One of my favourite memories from childhood is the vision of the finest looking cattle in the UK – the Highland ‘Coo’ (for those who are thinking I’ve made a mistake in my title spelling, read on!). The memories are not confined to seeing them grazing in the fields but I also remember them as the iconic symbol of a famous Scottish toffee known as “Highland Toffee” made by McGowans in Stenhousemuir – also famous for its football team 🙂 Having researched this toffee for my blog, I just found out the firm went bust in 2011. However, the brand survived and the toffee bars are now made in England (grrrrr, sacrilege!).
The first overnight stay during the Hadrian’s Wall challenge (see blog links below) was at a farmhouse near Heddon on the Wall. I was astonished to find they had several Highland Coos. Thinking this discovery was ‘bloggable’, I asked if I could get myself photographed next to them but the owner was clearly not up for this stunt!
Chris and I were chatting to the landlady after breakfast and she explained their business strategy was to provide a ‘field to plate’ experience for their guests. Having quickly thought about what I’d eaten, I was relieved to remember that I hadn’t eaten any beef. I’ve eaten a few steaks in Scotland but that was always without being introduced to the donating animal. In any case, Highland Coos are for looking at, not eating…..and their milk is used to make Highland Toffee 🙂 The landlady then recounted her first culling experience with the first 3 lambs she owned – called Maisy, Daisy and Lazy. She said it was a pretty tough thing to do having got to know them. Chris and I suddenly remembered we had lamb for dinner the night before 😦
The ‘Field to Plate’ strategy got me thinking that it would be good if Neuroendocrine Cancer patients were able to go to one place for all their requirements. I see an Oncologist in Bournemouth, I’ve had surgery in Southampton, I recently had a scan in Poole and I have my monthly Lanreotide injections done somewhere else! I suspect the rarity of this disease combined with the wide distribution of sufferers means most people will have to travel for some aspects of their treatment. Add to that the specialised nature of the treatments and the specialised medical staff, then it’s probably not possible except perhaps in Centres of Excellence and well developed and resourced NET Clinics. In the UK, there are a few and the list is here: http://www.netpatientfoundation.org/net-clinics-research/ (I cannot guarantee the accuracy of this list). The Carcinoid Cancer Foundation also has a useful list here: http://www.carcinoid.org/patient/treatment/find-a-doctor (again I cannot guarantee the accuracy of this list but I can already see that Southampton UK expertise is not listed).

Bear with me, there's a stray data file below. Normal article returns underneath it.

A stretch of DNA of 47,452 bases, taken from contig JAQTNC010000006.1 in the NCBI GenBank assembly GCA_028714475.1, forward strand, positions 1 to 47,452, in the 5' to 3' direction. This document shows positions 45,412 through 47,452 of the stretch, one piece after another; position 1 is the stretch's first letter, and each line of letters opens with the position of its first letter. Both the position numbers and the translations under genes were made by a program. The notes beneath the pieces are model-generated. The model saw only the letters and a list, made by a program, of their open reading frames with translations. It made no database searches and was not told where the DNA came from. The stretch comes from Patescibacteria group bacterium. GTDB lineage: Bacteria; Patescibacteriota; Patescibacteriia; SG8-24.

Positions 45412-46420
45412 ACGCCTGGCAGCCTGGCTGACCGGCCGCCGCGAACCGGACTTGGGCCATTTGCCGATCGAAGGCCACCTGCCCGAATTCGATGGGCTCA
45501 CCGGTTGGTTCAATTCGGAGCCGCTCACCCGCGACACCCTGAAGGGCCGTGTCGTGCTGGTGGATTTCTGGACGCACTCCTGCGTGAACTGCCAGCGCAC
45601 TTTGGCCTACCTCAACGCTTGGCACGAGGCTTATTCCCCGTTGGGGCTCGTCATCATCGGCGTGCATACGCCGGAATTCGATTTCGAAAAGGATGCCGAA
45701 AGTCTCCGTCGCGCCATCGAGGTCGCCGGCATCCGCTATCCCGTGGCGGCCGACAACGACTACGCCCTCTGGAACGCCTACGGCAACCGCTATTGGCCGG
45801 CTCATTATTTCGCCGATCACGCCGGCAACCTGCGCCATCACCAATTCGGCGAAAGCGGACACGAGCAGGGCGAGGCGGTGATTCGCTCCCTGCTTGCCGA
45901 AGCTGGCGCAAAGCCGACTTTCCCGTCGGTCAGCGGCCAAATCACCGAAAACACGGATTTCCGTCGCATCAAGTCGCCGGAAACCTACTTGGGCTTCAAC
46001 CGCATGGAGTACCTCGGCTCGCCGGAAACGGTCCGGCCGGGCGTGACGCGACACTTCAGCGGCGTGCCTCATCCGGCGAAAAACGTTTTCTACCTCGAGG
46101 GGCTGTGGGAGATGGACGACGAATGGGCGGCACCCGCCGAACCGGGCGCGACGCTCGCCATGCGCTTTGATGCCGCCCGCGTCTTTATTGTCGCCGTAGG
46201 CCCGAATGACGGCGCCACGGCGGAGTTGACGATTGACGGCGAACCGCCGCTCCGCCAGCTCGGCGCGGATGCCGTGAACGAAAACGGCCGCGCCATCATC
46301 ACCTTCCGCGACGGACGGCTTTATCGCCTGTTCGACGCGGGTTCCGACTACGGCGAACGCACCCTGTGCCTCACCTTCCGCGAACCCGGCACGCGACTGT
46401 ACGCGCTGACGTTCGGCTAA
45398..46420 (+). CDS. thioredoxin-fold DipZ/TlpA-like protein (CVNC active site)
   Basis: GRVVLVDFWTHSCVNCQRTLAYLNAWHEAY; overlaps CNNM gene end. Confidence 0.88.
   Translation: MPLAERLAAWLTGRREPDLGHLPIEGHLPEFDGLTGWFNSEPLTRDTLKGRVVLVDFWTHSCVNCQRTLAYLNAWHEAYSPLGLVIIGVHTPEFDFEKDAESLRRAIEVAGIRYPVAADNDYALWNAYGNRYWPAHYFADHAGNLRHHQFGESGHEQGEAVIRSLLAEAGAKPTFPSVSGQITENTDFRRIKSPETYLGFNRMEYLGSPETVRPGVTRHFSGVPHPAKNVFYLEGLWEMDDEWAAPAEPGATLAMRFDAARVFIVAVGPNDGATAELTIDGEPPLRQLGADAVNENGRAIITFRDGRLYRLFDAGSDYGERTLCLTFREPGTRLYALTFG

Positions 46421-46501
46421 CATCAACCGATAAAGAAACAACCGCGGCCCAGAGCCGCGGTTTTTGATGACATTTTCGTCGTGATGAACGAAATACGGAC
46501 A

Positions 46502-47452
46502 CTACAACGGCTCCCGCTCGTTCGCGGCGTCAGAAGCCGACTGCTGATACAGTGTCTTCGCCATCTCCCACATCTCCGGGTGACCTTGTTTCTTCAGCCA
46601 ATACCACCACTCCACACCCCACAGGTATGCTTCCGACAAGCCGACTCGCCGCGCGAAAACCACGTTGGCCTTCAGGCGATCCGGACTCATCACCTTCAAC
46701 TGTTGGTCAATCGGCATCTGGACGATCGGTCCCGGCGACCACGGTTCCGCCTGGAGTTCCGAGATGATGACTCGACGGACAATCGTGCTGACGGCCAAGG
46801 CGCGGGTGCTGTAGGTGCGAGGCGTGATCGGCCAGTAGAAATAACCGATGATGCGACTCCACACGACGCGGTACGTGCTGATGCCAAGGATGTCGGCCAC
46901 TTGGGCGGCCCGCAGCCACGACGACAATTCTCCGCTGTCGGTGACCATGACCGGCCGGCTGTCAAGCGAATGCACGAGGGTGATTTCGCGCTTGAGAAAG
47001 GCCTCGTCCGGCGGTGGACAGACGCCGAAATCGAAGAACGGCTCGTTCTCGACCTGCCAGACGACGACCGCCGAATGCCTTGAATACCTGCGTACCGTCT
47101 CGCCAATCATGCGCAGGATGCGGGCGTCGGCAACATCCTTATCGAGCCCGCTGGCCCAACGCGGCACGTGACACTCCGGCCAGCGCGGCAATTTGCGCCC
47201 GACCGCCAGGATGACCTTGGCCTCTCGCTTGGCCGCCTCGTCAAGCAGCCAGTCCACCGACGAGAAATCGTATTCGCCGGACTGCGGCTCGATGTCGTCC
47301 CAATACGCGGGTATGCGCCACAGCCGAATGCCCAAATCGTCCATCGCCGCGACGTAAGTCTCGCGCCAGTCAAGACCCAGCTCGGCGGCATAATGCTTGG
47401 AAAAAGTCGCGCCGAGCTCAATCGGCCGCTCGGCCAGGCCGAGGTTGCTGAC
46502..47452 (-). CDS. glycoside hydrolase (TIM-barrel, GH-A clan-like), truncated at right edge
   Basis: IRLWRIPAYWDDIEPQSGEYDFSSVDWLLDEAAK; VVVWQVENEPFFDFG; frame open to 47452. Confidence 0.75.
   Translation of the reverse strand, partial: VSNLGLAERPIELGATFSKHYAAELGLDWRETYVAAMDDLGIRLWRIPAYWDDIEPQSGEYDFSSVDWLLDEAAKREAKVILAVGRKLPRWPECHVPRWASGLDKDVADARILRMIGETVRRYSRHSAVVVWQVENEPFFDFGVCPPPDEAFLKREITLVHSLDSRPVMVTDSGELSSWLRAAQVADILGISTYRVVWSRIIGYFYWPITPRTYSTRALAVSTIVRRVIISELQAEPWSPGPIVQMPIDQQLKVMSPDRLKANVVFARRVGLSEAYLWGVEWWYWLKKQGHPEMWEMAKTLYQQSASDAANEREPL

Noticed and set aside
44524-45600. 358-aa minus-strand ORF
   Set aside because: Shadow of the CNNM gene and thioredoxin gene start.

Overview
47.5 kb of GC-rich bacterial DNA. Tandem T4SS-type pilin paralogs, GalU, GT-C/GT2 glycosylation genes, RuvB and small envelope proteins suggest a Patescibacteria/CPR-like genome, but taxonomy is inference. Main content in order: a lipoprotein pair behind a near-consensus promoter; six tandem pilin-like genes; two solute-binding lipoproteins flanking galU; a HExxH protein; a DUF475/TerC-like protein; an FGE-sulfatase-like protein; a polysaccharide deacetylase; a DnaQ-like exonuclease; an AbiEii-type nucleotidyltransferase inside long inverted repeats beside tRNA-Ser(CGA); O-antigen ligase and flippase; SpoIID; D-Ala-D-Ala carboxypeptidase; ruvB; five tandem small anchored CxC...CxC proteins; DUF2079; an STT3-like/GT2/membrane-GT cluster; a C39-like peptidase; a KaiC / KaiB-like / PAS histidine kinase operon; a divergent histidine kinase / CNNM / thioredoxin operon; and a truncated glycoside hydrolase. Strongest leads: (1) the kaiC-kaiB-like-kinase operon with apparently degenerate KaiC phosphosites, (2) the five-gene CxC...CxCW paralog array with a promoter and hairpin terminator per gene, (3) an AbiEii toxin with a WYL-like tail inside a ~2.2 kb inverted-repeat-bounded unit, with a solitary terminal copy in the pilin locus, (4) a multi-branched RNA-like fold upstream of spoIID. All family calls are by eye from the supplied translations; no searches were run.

Another grouping that should interest Neuroendocrine Cancer patients is a Multi-Disciplinary team (MDT). This team is a group of doctors and other health professionals with expertise in a specific cancer, who together discuss and manage an individual patient’s care. They plan the treatment that’s best for you. The team normally includes (but is not limited to), an Oncologist, Surgeon, Radiologist (plus Interventional types if necessary), Pathologist and a Clinical Nurse Specialist. If you are not being looked after by an MDT, you should ask why not!
Almost forgot ‘the Highland Coup’ bit. For those reading between the lines, this had nothing to do with Alex Salmond and the Scottish Independence referendum…… 🙂 My late father always made my brothers and I laugh when he was reading the newspaper. He had a habit of reading it out loud which was handy as we got a summary of the news headlines – or so we thought! He would occasionally make it up, although some of it was obviously a wind up…..e.g. “hen overturns double-decker bus in High Street”. However, he sometimes did not pronounce certain words correctly and when my brothers and sisters reminisce about him today, one of us will always repeat his most famous and amusing headline quote – “There’s been another ‘cowp‘ in Africa”.
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As a reminder, you can view the blogs for Days 1 to 6 of our walk as follows:
Day 1 – Wallsend to Heddon-on-the-Wall http://wp.me/p4AplF-ew
Day 2 – Heddon-on-the-Wall to Chollerford http://wp.me/p4AplF-eN
Day 3 – Chollerford to Steel Rigg http://wp.me/p4AplF-fI
Day 4 – Steel Rigg to Lanercost http://wp.me/p4AplF-fS
Day 5 – Lanercost to Carlisle http://wp.me/p4AplF-gK
Day 6 – Carlisle to Bowness-on-Solway http://wp.me/p4AplF-hT